Want to prevent cavities? Not sure how to start? Don’t worry, a bright, healthy smile is possible, and we can help you set and keep a great oral health care routine to keep cavities away. If you do have a cavity, or the beginning of one, it’s a great opportunity to keep an eye on certain habits and brush up on some new ones.
What are cavities?
Cavities, also called tooth decay or dental caries (the scientific name) are holes that develop on the hard surface of your teeth. The process of decay occurs over time:
- Bacteria feed off sugar and carbohydrates (starches) in the foods we eat, producing acids.
- If the acids stay on your tooth and are not brushed off, they dissolve minerals in the hard enamel.
- Over time, the enamel erodes or develops pits. They are too small to see at first. But they get larger over time.
- If the decayed enamel is left uncontrolled, then the decay process continues, forming a cavity.
You may be able to turn back time when it comes to certain stages of cavity formation. White spots on the surface of your teeth are one of the first early warning signs that decay is there, but it hasn’t broken through the enamel. Fluorides and other prevention methods can help a tooth in early stages of decay to repair itself (remineralize).
Once cavities get worse and there is a break in the enamel, only a dentist can repair the tooth. Then, the standard treatment for a cavity is to remove the decay and restore the tooth with a filling or recommended treatment.
If the decay is contained, then the dentist will remove the decay and replace it with a filling. If the decay is not contained, then the dentist will remove the decay and recommend the type of treatment that is needed to restore the tooth.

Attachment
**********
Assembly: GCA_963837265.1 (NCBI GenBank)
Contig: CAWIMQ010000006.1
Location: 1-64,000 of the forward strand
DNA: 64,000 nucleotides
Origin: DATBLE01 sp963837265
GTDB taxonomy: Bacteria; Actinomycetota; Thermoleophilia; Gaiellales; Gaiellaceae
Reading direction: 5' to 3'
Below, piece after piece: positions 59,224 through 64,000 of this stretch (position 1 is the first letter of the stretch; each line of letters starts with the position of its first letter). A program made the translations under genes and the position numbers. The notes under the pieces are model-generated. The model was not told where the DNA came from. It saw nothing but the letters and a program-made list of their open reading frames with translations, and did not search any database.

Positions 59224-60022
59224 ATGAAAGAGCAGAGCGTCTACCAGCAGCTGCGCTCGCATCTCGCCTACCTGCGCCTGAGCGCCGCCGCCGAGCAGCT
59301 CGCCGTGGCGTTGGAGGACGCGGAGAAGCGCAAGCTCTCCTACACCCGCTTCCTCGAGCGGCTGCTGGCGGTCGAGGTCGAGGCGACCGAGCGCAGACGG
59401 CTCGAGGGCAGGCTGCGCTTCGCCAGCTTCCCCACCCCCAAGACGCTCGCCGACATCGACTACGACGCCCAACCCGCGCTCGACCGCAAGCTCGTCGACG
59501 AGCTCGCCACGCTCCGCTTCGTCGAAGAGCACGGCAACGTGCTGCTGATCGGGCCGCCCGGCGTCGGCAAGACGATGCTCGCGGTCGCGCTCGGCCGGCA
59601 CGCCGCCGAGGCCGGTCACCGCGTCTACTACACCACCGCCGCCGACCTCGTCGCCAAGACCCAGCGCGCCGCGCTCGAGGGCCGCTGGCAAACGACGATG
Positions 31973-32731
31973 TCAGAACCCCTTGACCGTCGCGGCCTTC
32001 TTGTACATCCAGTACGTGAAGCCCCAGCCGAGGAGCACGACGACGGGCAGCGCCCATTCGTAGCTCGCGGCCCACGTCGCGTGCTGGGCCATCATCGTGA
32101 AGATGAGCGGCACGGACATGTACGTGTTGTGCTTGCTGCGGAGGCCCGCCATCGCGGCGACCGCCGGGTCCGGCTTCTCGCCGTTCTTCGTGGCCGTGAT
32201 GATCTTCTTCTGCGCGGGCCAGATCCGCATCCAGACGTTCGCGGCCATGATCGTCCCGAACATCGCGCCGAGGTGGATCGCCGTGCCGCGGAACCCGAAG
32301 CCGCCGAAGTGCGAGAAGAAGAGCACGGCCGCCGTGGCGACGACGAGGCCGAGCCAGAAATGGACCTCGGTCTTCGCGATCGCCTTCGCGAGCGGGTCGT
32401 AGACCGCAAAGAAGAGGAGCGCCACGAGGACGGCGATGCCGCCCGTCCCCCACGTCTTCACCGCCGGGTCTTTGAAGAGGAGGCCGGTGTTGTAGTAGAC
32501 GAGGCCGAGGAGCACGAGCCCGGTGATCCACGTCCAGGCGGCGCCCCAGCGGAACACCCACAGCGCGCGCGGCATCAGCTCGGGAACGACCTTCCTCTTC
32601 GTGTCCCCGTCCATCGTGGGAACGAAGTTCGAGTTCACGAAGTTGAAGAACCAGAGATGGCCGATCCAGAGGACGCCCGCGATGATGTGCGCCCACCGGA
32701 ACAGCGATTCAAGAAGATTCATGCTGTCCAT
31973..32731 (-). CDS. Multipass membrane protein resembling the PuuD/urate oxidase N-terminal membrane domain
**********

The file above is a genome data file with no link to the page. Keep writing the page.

What are the different types of cavities?
Wherever a cavity forms, whether at the root of the tooth or on an exposed part of the enamel, the development of the cavity is the same. However, the placement of the cavity can determine how fast it forms and other factors can impact your risk.
- Coronal cavities: These are the most common type of cavities and occur in both children and adults. They are located on the chewing or biting surfaces of the teeth.
- Root cavities: As the name suggests, this type of cavity forms at the root of the teeth as the acids eat away at the cementum (the material that covers tooth roots and is softer, making it more at risk for decay). As we age, our gums can recede, exposing the enamel on the root surface that maybe vulnerable to decay.
- Recurrent decay: Decay that reoccurs on a tooth that can form around existing fillings and crowns if plaque is left uncontrolled.
- Interproximal cavities: These cavities occur between the teeth, especially the back teeth which are harder to clean.
How do I stop cavities in their tracks?
The good news: cavities are preventable! Set your mouth and teeth up for success with these simple oral hygiene habits and tips:
- Brush at least twice a day and floss daily to remove plaque from between teeth and below the gumline.
- Use antibacterial mouth rinses to reduce the levels of bacteria that cause cavities.